Learning one's own native language can be difficult at times, not to mention trying to adopt a second or third language as well, but if more people created texts like Silenc by Kenneth Aleksander Robertsen, it could potentially be a lot easier. It basically highlights all the silent letters in a selection of Hans Christian Andersen stories to help people grasp the words' phonetic properties.
Created in collaboration with Momo Miyazaki and Manas Karambelkar for their Data Visualization course at the Copenhagen Institute of Interaction Design, Silenc by Kenneth Aleksander Robertsen allows these silent letters to disappear with the help of a red screen. Available in translations of Danish, French and English, the books could easily be adopted by schools to better teach children and adults how to pronounce common words.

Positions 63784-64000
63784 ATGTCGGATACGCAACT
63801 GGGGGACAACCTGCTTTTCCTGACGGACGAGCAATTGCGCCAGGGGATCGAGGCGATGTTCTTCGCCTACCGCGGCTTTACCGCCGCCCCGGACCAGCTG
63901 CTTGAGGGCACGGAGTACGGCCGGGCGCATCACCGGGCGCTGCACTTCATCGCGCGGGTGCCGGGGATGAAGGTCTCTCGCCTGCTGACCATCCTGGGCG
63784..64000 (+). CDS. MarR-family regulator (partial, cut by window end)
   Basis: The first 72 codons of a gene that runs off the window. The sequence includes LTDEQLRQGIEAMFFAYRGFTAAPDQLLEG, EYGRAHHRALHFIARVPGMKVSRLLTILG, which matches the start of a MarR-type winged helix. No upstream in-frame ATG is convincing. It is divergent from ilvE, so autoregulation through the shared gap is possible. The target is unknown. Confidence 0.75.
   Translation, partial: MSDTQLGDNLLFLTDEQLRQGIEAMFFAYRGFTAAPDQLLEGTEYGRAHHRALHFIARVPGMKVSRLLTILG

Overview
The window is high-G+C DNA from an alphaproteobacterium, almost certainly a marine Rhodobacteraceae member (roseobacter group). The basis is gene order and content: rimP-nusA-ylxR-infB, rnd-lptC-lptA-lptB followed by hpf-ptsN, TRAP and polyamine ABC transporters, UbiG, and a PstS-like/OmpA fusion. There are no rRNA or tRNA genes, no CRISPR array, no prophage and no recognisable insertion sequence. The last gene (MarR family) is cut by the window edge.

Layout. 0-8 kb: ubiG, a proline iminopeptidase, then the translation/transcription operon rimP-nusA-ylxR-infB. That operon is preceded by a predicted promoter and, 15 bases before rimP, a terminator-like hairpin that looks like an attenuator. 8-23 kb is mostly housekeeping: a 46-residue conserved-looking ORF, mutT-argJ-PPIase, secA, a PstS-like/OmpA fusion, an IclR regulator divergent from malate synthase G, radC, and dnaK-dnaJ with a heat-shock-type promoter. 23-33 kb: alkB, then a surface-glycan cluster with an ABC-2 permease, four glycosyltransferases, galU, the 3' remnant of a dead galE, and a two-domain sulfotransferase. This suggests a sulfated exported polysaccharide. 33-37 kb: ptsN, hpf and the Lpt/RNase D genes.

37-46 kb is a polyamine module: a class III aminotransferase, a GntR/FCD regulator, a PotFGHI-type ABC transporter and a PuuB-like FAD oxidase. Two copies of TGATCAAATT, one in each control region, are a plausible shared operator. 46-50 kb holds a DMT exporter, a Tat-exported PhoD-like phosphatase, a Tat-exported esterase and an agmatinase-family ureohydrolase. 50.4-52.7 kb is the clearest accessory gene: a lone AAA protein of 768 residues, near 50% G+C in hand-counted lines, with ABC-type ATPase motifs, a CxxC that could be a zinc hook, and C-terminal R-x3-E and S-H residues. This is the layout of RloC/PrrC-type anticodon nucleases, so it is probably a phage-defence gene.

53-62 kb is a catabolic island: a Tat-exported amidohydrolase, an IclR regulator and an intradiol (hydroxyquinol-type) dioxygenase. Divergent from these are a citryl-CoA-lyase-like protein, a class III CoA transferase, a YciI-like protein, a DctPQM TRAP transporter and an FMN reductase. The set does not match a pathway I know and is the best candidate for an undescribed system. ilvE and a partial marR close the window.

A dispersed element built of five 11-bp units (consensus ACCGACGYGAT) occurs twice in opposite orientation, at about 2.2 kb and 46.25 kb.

Silenc by Kenneth Aleksander Robertsen Highlights Silent Letters
1. Phonetic-reading Texts - Creating phonetic-reading texts that highlight silent letters can make language learning easier.
2. Data Visualization in Education - Using data visualization as a tool to help language learners pronounce words can revolutionize how we teach in schools.
3. Multilingual Education - Incorporating translations of popular stories into language classes could increase multiculturalism and promote more effective language learning.
1. Publishing - Publishing houses could create a new niche of educational literature that is dedicated to teaching language learners through highlighting silent letters.
2. Edtech - EdTech companies could implement new language-learning software that features data visualization techniques to improve pronunciation proficiency.
3. Language Learning - Language learning schools could adopt phonetic-reading texts to enhance their teaching methods and attract more students interested in language learning.